Year End Reflections

I married him in the late of summer. He didn’t want to see his bride in sleeveless so I wore a long sleeved white dress in the hot of day. My hair was down, sweltering on my neck. It couldn’t be put up, it wouldn’t have been suitable for him. All the details of that day were as he desired. The floral arrangements, the bridal band, and bridesmaids’ dresses were all in his favorite color. My special color was too feminine for his special day.  Everything was suited for a day as he dreamed and we set off for a honeymoon as he always imagined.

This was the first day of the rest of his life. It was the  first day ending my independent life. There was no longer a “me” but an us where he decided what was best for the two of us. I was there that day. I stood before the closed sanctuary doors sick with fear. I recalled the day he proposed. I wanted to run then and I wanted to run at that moment. I thought I was in too deep but I was expected to consider his feelings first in all things.

I was expected to relinquish myself and become his wife. In that moment, on that day, I inherited the responsibilities of a wife. I was solely responsible for cleaning, laundry, and meal preparation while remaining physically pleasing and readily available to him. There was no fair turn in the marriage as my attire was rebuked down to my undergarments while he slowly allowed himself a great deal of comfort with his hygiene and appearance. The small requests continued until larger uncomfortable desires were expected to be met with silent submission. After several years I no longer thought about what I wanted, I just did as he asked. My hair was to a length he preferred, my eyebrows were favored at an appropriate width, and money was never at my disposal. He refused to part with the mutual earnings to allow spending that would not  be a benefit to him. I worked full time but found myself in tears when making the agonizing choice to purchase much needed items, even if it were for my career. I was also not allowed the security of a cell phone after accepting a job forty miles from home. When my salary met his own, my position was downplayed as subjacent to his own.

I was not perfect but I don’t believe he thought what he was doing was wrong. We both had flaws. I was immature and I had a temper. When my requests to talk about marital issues were met with complete silence, I would blow up in frustration. For him, the only problems with our marriage were the issues I refused to drop. The bad fights started with requests to put down the toilet seat, brushing teeth before bed, or my desire to include my family and friends in my life. For me, marriage became about isolation, unresolved issues and silence. He thought his marriage was perfect. He was shocked when I finally left.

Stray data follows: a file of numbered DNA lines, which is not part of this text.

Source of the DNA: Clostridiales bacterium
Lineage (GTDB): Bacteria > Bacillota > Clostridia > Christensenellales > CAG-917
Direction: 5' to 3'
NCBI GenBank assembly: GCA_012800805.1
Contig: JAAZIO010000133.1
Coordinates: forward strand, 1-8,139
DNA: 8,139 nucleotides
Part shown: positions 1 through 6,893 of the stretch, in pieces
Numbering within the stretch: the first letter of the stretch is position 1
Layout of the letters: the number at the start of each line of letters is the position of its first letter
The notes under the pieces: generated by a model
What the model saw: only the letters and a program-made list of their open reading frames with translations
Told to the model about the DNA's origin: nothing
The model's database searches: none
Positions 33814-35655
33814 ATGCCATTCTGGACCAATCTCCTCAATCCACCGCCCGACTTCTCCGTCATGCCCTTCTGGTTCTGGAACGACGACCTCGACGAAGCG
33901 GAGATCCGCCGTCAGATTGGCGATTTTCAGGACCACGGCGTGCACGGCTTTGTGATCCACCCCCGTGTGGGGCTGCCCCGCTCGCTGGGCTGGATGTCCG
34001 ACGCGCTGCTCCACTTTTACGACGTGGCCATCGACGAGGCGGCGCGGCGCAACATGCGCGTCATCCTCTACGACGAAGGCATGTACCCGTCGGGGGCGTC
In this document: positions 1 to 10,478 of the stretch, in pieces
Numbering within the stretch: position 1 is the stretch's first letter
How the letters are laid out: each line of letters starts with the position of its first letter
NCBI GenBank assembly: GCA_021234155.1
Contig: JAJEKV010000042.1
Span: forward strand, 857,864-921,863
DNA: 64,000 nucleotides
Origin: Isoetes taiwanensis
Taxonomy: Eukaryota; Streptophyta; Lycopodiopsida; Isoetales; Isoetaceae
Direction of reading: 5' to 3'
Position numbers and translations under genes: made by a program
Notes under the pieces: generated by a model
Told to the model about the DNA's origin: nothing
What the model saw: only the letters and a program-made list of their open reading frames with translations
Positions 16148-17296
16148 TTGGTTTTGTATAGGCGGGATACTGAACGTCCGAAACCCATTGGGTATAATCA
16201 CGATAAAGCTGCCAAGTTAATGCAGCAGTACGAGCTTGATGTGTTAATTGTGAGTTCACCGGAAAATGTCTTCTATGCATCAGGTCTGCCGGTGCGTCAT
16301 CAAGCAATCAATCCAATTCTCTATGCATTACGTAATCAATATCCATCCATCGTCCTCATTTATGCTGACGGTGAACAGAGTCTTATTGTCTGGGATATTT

The weeks before I left became littered with fights and broken furniture. One afternoon we had the last fight of our marriage. I left for my parent’s home and he never came for me. He spent his time calling me and asking me to come home or making accusatory calls to me while I was at work. He wanted me back but was angry that I was not doing as he asked. He also had too much pride to follow his wife to the ends of the Earth, or a mere few miles up the road.

Some say divorce is worse than death. I can agree with this on some level because running into an ex can almost be like seeing a ghost. I haven’t seen mine since our disillusion was final. I was thankful we had no children thus making the separation of our lives a clean cut.

You may wonder why this would be the subject of my next post in light of the holiday season. New Year’s Eve fifteen years ago, I was laying on the bathroom floor my ex and I shared wondering if I wanted my life to continue. I heard the laughter from the party going on in the basement beneath and felt it was not for me. Against my natural desire to live grew this terrifying thought grown out of depression. Marriage was not like most things in my young life, it would continue until death. I realized I had no second chance and I should have felt more desire for my husband and my marriage. I had ignored my heart and did what I thought was “right.”

I stayed for a few more New Year’s Eve parties until I matured and made the difficult decision to make our separation permanent. The day I left, I had no idea how I would come to that choice but when he never came for me, it was easier to make. I had to be worth the fight.


Years later, I married him on a cold spring day in the dress of my dreams (it was sleeveless) and prepared confidently, knowing however I came down the aisle, he unconditionally loved me. My heart and my mind were no longer at conflict.

During the approach of the holiday season, many thoughts turn to resolutions or putting behind a bad year. Isn’t it silly to think the same problems won’t follow through to the next year or resolutions will be easier to keep because we can open another calendar? Making a resolution to run away from problems does not work any better than running from them the remainder of the year. What happened to accepting the year we were given and using the short-falls of that year for our betterment?